Nearly 15 months after she made local and international headlines for her role in a protest at the Capitol in which pro-Trump activists called Latino and Native American legislators and staff “illegals” and told them to “get out of my country,” the Maricopa County Board of Supervisors unanimously appointed Jennifer Harrison to a partisan position.
And three months before the supervisors voted, Harrison was barred from the Arizona House of Representatives for following a group of students advocating for undocumented immigrants into a private meeting with a Democratic legislator, claiming they were “observing.”
Harrison, the leader of the right-wing extremist group AZ Patriots, was appointed to a precinct committeeman post in April. State law requires the chairman of the Maricopa County Republican Party to submit names to the board of supervisors to fill vacant precinct committeeman spots, and the board is then tasked with considering those nominees.
Harrison was one of 79 nominees for vacancies that the supervisors considered on April 24. There was no discussion of her or anyone else, and the supervisors quickly rubber-stamped the appointments.
Precinct committeemen are voting members of a political party’s legislative district organization. They are the foot soldiers of political parties, and they primarily do things like registering voters, canvassing neighborhoods for their party’s candidates and other grassroots activities.
But they also have access to voter data, which raises issues in light of Harrison’s recent arrest for identity fraud. Harrison was arrested for allegedly using a family member’s hotel rewards points without permission, and the Maricopa County Attorney’s Office is still deciding if she will be charged.
Arizona Mirror also reported last month that Harrison, who presents herself as a “citizen journalist, and AZ Patriots as a media organization, falsely claims affiliation with three international journalism organizations.
“As a Precinct Committeeman, you will have access to the GOP Data Center either directly, through your LD or County Chairman, or PC Captain,” according to the Arizona GOP’s PC Handbook. “GOP Data Center provides tools that enhance understanding of voter history, enables creation of call lists and walking lists, and helps connect you with voters in your precinct.”
It is unclear what kind of access Harrison may have to this database. Requests for comment from Arizona Republican Party Chair Kelli Ward and Legislative District 21 Republican Party Chairwoman Eileen Mueller were not returned.
Lawmakers from Harrison’s district said they have had limited contact, if any, with Harrison.
“I do believe she is a PC in our district and I have met her at a couple of our district meetings, but that is as much contact as I have had with her,” Sen. Rick Gray, R-Sun City, told the Mirror.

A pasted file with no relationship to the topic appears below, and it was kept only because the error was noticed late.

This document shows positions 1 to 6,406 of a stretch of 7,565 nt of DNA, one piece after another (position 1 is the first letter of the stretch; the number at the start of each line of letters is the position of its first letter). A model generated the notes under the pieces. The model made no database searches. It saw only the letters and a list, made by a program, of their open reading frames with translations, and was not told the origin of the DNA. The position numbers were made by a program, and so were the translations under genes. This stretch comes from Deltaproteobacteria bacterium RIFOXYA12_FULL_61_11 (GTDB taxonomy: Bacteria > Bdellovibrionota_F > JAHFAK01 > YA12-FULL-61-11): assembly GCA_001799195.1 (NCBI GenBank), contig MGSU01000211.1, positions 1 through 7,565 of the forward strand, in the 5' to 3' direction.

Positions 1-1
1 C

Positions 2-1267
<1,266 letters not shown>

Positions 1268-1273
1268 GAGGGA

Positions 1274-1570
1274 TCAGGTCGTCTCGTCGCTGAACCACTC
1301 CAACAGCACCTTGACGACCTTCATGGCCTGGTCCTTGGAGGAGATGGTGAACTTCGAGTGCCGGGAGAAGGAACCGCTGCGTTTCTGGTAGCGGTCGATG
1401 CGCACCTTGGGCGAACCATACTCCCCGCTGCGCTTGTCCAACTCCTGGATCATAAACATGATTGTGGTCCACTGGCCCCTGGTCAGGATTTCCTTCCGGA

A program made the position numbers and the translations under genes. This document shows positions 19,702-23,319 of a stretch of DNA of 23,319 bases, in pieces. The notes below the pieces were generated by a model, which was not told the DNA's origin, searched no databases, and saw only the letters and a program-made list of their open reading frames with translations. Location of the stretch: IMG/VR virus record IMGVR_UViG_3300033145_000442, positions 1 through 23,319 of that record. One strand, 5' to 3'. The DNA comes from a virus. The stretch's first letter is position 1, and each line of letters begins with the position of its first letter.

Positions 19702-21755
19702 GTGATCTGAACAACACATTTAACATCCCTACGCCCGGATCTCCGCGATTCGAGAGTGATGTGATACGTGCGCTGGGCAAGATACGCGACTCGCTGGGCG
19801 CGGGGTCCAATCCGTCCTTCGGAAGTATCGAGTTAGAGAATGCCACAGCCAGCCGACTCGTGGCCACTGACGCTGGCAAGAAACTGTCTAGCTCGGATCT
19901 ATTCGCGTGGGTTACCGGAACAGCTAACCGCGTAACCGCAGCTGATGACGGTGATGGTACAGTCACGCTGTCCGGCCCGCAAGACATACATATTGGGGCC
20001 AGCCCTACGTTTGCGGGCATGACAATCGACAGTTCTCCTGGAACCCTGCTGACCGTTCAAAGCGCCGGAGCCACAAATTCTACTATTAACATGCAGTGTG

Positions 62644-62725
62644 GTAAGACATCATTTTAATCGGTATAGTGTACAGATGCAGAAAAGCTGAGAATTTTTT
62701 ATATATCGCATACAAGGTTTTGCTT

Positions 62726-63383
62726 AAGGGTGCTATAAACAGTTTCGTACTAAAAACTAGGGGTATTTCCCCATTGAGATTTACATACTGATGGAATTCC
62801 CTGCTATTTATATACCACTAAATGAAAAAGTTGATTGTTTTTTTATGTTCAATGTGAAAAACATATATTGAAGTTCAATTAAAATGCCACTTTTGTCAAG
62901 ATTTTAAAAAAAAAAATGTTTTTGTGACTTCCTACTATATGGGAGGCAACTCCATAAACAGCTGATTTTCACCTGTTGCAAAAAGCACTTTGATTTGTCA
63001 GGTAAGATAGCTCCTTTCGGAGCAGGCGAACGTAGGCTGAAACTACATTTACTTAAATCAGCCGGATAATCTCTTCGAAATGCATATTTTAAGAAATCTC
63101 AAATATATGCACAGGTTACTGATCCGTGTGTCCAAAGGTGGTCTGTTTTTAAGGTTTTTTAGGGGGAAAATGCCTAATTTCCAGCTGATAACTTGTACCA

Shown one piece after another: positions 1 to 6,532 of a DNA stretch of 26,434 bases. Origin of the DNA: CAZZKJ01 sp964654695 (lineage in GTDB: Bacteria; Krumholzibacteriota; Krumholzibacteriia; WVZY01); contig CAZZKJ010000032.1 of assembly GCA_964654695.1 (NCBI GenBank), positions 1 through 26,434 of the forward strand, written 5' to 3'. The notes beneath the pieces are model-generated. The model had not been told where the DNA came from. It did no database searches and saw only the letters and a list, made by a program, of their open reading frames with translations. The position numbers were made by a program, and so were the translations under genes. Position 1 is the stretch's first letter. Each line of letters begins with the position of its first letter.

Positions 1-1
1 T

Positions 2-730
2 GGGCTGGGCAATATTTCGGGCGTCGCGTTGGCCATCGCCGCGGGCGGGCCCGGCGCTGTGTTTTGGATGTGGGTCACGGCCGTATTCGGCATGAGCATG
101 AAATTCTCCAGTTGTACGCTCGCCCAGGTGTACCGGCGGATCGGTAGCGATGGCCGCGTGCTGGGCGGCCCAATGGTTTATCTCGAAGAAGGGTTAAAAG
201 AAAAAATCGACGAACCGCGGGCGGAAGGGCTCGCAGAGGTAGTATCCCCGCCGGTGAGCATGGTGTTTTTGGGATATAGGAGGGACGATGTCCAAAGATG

Rep. Kevin Payne, R-Peoria, said he doesn’t know her.
“I don’t have any plans of working with her at all, but I guess I’ll play it by ear, because it is innocent until proven guilty,” he said.
A request for comment from Rep. Tony Rivero, R-Peoria, the other representative from District 21, was not returned.
Harrison refused to answer questions about whether her appointment gave her access to voter information or how her arrest would affect her duties as a precinct committeeman.
“GET A LIFE!! Do you understand due process?” Harrison said in an email to the Mirror.
What exactly is a PC?
The Republican, Democratic and Libertarian parties in Arizona have precinct committeemen, commonly called PCs. Their main duties center on registering new voters and rallying their party’s voters on Election Day.
PCs can get specific information on voters such as “absentee voting information and the availability of transportation to the polls and babysitting services,” according to the Arizona GOP’s PC Handbook.
For the most part, PCs knock on doors, hand out literature on candidates running for office or help out already elected officials in their precinct.
However, PCs also serve important functions in some instances.
For example, when Rep. David Stringer, R-Prescott, resigned, the Yavapai County Board of Supervisors choose from three candidates who were selected by the Republican PCs in Stringer’s precinct.
A similar situation happened in District 21 prior to Harrison’s tenure.
When Congressman Trent Franks resigned and then-state Sen. Debbie Lesko announced she would be running for his seat, state law empowered the Republican PCs in the legislative district to nominate three people to replace her. Those nominees were then sent to the Maricopa County Board of Supervisors, who chose Gray to finish the rest of Lesko’s term in the Senate.
“Before I was a precinct committeeman, I didn’t even know they existed,” Payne, told the Mirror. Payne, who became a PC through the appointment process that made Harrison a PC, eventually was elected as chairman of the District 21 Republicans in 2015.